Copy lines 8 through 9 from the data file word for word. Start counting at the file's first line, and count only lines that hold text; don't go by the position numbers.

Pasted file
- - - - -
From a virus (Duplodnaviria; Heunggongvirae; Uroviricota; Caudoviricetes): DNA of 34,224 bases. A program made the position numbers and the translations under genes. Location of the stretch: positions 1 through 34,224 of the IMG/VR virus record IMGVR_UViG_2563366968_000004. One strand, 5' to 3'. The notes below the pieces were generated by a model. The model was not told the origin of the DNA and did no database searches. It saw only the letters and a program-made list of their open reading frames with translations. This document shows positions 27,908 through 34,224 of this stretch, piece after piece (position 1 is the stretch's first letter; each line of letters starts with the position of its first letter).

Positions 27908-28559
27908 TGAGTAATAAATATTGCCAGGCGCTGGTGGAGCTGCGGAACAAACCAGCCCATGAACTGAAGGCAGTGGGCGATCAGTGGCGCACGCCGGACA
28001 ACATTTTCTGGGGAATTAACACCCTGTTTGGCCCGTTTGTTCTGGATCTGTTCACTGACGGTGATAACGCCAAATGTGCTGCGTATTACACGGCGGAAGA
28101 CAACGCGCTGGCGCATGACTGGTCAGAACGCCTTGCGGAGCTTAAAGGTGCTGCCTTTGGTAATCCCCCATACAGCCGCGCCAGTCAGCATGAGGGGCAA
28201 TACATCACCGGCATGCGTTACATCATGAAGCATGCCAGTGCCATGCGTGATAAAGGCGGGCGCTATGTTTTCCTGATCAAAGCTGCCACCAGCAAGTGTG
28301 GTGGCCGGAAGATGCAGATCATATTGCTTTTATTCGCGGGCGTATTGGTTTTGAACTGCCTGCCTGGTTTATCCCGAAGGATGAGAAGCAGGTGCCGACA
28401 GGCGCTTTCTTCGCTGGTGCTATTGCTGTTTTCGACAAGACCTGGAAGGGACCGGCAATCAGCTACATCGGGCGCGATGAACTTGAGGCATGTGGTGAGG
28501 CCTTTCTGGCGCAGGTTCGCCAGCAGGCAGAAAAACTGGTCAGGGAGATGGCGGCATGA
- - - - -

28401 GGCGCTTTCTTCGCTGGTGCTATTGCTGTTTTCGACAAGACCTGGAAGGGACCGGCAATCAGCTACATCGGGCGCGATGAACTTGAGGCATGTGGTGAGG
28501 CCTTTCTGGCGCAGGTTCGCCAGCAGGCAGAAAAACTGGTCAGGGAGATGGCGGCATGA